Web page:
BY ED SUSMAN
The addition of carboplatin to standard chemotherapy for women diagnosed with triple-negative breast cancer appears to significantly increase the percentage of women who achieve a pre-surgery pathologic complete response, researchers reported at the San Antonio Breast Cancer Symposium.
In the Cancer and Leukemia Group B (CALGB) 40603 trial, 46 percent of the 212 women who did not receive carboplatin achieved a pCR – the primary endpoint of the trial -- compared with 60 percent of the 221 women who did receive carboplatin, reported William M. Sikov, MD, Associate Professor of Medicine at Warren Alpert Medical School of Brown University.
For the secondary endpoint, 41 percent of women who did not receive carboplatin achieved a pCR in the breast and axillary lymph nodes compared with 54 percent of patients who received the platinum-containing drug.
“In Stage II-III triple-negative breast cancer, the addition of carboplatin to standard neoadjuvant chemotherapy significantly increased the pathologic complete response rates in the breast and in the breast and axilla,” he said at a news conference. “These preoperative data are encouraging.
“Should carboplatin be routinely added to neoadjuvant chemotherapy for stage II-III triple-negative breast cancer? With the caveat that we do not have long-term results -- we don’t know if increasing the pathologic complete response rate will result in significant improvements in recurrence free or overall survival -- I think that if you are looking in the neoadjuvant setting, the answer would be yes.”
The trial simultaneously found benefit in treatment of triple-negative breast cancer with the anti-angiogenesis drug bevacizumab, he added. Among the 218 women who were not treated with bevacizumab, 48 percent achieved a pCR in the breast compared with 59 percent of the 215 women who did receive bevacizumab.
Among the women who were not treated with bevacizumab, 44 percent had a pCR in the breast and axilla compared with 52 percent of the women who received bevacizumab.
“The addition of bevacizumab significantly increased the pathologic complete response rate in the breast but not in the breast and axilla,” Sikov said. “Because bevacizumab increases toxicities, I don’t think it should be routinely added to neoadjuvant chemotherapy.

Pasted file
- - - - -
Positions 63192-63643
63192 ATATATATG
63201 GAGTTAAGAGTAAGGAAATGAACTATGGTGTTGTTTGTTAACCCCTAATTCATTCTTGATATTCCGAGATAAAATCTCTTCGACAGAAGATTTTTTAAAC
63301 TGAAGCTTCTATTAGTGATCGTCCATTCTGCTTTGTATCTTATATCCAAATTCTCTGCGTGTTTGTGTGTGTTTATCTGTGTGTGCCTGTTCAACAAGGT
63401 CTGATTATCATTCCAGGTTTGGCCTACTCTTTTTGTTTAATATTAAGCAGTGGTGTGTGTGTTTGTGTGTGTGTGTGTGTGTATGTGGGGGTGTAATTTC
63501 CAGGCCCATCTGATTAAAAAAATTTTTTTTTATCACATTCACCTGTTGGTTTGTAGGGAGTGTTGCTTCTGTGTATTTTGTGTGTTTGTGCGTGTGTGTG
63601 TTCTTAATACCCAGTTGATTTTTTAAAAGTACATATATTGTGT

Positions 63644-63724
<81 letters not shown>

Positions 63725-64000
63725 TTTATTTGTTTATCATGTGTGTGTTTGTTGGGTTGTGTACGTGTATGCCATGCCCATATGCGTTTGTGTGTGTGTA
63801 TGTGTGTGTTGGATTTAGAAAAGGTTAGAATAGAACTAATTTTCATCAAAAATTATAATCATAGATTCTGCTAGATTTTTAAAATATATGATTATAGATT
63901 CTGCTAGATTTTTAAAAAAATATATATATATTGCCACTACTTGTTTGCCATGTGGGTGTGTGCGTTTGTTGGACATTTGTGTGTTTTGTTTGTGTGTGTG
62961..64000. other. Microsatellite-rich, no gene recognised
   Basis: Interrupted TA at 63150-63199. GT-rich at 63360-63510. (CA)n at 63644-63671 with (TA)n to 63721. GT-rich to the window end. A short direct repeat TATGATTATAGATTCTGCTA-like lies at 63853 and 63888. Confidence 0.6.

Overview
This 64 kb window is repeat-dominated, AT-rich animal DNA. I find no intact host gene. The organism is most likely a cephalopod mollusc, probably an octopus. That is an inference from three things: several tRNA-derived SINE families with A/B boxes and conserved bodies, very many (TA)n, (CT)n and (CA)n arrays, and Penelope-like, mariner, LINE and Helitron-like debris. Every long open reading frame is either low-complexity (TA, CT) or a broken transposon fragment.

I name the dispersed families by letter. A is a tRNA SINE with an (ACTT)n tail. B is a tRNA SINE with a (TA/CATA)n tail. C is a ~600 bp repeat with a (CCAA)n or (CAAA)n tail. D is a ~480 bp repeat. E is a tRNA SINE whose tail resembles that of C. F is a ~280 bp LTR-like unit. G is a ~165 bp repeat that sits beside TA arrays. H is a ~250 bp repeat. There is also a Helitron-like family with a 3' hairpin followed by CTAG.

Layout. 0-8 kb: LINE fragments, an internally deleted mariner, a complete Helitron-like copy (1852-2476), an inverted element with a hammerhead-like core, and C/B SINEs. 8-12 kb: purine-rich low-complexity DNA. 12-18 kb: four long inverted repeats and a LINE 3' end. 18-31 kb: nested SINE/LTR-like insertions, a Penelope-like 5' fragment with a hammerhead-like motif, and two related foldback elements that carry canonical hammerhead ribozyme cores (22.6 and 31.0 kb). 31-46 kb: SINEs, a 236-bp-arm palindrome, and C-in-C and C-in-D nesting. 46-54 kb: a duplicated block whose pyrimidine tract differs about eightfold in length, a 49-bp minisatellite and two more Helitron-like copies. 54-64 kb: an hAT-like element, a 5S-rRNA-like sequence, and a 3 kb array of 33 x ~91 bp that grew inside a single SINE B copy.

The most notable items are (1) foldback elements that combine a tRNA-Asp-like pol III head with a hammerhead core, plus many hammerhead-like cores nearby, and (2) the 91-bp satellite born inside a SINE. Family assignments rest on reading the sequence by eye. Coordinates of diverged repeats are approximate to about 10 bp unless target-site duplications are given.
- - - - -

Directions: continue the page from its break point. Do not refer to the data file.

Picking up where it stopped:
“Triple-negative breast cancer accounts for about 20 percent of invasive breast cancers in the United States. We know this is an aggressive type of cancer and that it is more common in blacks, Hispanics, younger women, and BRCA1 gene mutation carriers.
“Although there have been significant advances in treating women with this disease in the past 20 years, we know that women with early-stage triple-negative disease remain at higher risk of early recurrence and that prognosis for patients with advanced-stage disease is very poor,” he added.
In advanced triple negative -- estrogen receptor-negative, progesterone receptor-negative, and HER2-negative – disease, the median overall survival is less than one year.
Sikov noted that at the 2012 San Antonio Breast Cancer Symposium, a meta-analysis was reported showing that with standard neoadjuvant chemotherapy about 34 percent of patients diagnosed with triple-negative breast cancer achieve a pathological complete response – i.e., with no viable residual disease in either the breast or the lymph nodes at surgery: “These patients do significantly better than women who have residual disease at surgery. One of the clinical goals of our study was to try to increase the percentage of patients to achieve a pathologic complete response.”
In the CALGB 40603 study, a control group of women with triple-negative disease were treated with paclitaxel at 80 mg/m2 weekly for 12 weeks followed by dose-dense doxorubicin and cyclophosphamide for four cycles -- a regimen that has been shown to benefit women diagnosed with triple-negative breast cancer. A second group of women were given the same chemotherapy regimen along with bevacizumab at a dose of 10 mg/kg every two weeks for a total of nine doses.
“We decided to investigate bevacizumab based on improvements in time to progression in patients with metastatic triple-negative disease,” he said.
A third group of women received the same chemotherapy regimen, but with carboplatin dose to an area under the curve (AUC) of six every three weeks for four cycles.
A fourth group of women received chemotherapy, plus carboplatin plus bevacizumab. There was one on-treatment death in this protocol.
Sikov explained that the study was designed as a Phase II trial with a 2-by-2 randomization. The trial was designed to study the two arms of patients who received carboplatin with the two arms who did not receive the platinum-containing drug; and the two arms that contained bevacizumab with those women who did not receive the biologic agent.
“The study was not powered to compare the individual treatment arms,” he said. The trial was not powered to determine statistically significant differences in progression-free survival or in overall survival.